Fifteenth Century Glass Makers
Medieval Norfolk was rich. Money speaks, and in this case it spoke “religion.” Thus wealth translated itself into religious foundations and splendid churches. Norwich, with its Cathedral, was the central focus of the economic, religious, political and social life of the county. It also became the centre of great artistic activity from the end of the twelfth century though to the Reformation. As demand rose for the continual enlargement and enrichment of churches demands on local craftsmen grew.
Glass painters were only one of a group of artisans who were embellishing churches at the time. Churches were highly decorated and included: painted walls, screens, panels together with highly illustrated manuscripts. Although much of their work has been lost maybe we should count ourselves lucky that so much survives.
Glaziers have been living in Norwich from at least the thirteenth and probably the twelfth century. The earliest document recording a city glazier is dated 1241 and refers to Bartholemew de Vere (meaning glazier), he is however, unlikely to have been the first to work here. Thus although there is no documentation that Herbert de Losinga’s cathedral (commenced in 1096) was glazed, it is inconceivable that it was not. Subsequently by the thirteenth century there is evidence that the use of painted glass was becoming more widespread in the county’s parish churches. In 1279 the name of the first local glass painter employed by the Benedictines , Nicholas Fairchild, was listed in Norwich records only two other craftsmen were listed through to the end of the century. In the fourteenth century a further fifteen artisans were listed, twenty seven in the fifteenth and eleven in the first half of the sixteenth. The records have to be kept in context in that the craftsmen were often described as glaziers but it is probably safe to assume that the men were trained in some aspect of stained glass work and that their numbers increased through to the fifteenth century by which time Norwich had one of the most flourishing schools of glass – painting in England. Again the concept of a “school” must be taken in context as it is probably better to envisage a grouping of workshops, of varying sizes rather than a school
Work produced by the artisans if the Norwich “school” had the following characteristics:
- An excellence of drawing and colouring coupled with a lively presentation of the subject matter.
- Use of particular decorative motifs and stylised renditions of landscapes and floors. They demonstrate a long – term stylistic continuity and include:
- Ears of Barley – thus called as it resembles ears of barley lain in rows, although it probably derived from an attempt to depict the grain in wood. Examples can be seen in a variety of churches including Saxlingham Nethergate and Salle
- Seaweed Pattern – this originates in the fourteenth century and appears either as a tightly curled form (Saxlingham Nethergate) but is often of looser appearance (Salle). Again it is found in a number of other churches including St Peter Mancroft(East Window: Adoration of the Magi panel) & East Harling (East Window : Sir Robert Wingfield panel)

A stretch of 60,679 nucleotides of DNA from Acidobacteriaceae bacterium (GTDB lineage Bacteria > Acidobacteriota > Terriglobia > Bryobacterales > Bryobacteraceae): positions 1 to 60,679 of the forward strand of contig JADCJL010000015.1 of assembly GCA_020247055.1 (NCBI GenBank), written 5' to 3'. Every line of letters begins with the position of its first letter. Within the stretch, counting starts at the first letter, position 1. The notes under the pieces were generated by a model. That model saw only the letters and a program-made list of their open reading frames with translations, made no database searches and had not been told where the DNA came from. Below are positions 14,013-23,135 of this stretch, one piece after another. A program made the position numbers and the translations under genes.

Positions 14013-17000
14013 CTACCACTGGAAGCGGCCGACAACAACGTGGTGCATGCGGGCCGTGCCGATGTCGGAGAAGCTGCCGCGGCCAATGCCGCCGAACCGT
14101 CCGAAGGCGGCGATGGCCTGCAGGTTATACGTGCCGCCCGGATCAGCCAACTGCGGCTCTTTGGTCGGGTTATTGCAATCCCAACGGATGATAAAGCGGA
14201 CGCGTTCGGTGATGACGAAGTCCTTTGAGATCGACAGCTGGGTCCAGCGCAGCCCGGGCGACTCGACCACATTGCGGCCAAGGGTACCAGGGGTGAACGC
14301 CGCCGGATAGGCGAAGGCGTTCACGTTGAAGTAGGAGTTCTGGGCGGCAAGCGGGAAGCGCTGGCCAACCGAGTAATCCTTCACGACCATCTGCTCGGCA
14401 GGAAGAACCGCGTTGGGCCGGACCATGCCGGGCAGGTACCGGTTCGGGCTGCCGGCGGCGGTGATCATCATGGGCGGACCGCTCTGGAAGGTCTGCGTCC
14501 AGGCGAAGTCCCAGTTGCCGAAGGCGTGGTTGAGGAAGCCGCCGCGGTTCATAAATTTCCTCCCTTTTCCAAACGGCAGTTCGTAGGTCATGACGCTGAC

- Chequered Paving – this is a very common motif in English art first occurring in Norfolk glass at Great Cressingham. It is found in churches across the region including: St Peter Mancroft (East window : some of Toppes windows) and Salle.
- Pebbled floors – as found at Great Cressingham
- Clifflets – i.e. terraced hillocks often decorated with tufts of grass. Again they can be seen at Saxlingham Nethergate, St Peter Mancroft (adoration of the Magi) andNorth Tuddenham (with the figure of Moses)
- Trees and flowers- often depicted in stylised form. Can be found at East Tuddenham in the west window and in the tracery light panels at Great Cressingham.
- In common with wood carvers and painters, the glass painters used a border with a foliage design which resembled a holly leaf wrapped around a rod. It varies in size and yellow stain was often used to colour the rod, whilst the foliage and background remained white.
- The way it differed from that of their contemporaries in the following respects:
- They did not favour large and ornate crowns
- They did not overload the garments of the saints with colour and ornament (see St James in St Peter Hungate’s East Window)
- They let white glass play a large part in their colour schemes and made use of fur to give a variety to it
On this site we will feature 15th century stained glass from across the county, including the internationally important East window in St Peter Mancroft (Norwich ) the use of the Zoom facility will enable you to see the exquisite features that characterise this period. It will even enable you to assess Christopher Woodforde’s theory : that Norwich’s fifteenth century craftsmen “avoided the suggestions of sweetness and sentimentality which mars some contemporary work….there is a bracing strength and vigour which well accords with the Norfolk climate and character” (p170). That said it is also important to see the glass in situ …..but don’t forget your binoculars.
For further information refer to Christopher Woodfordes’ : “ Norwich 15th Century School of Glass Painting” and David King’s “The Medieval Stained Glass of St Peter Mancroft” see Bibliography for full details.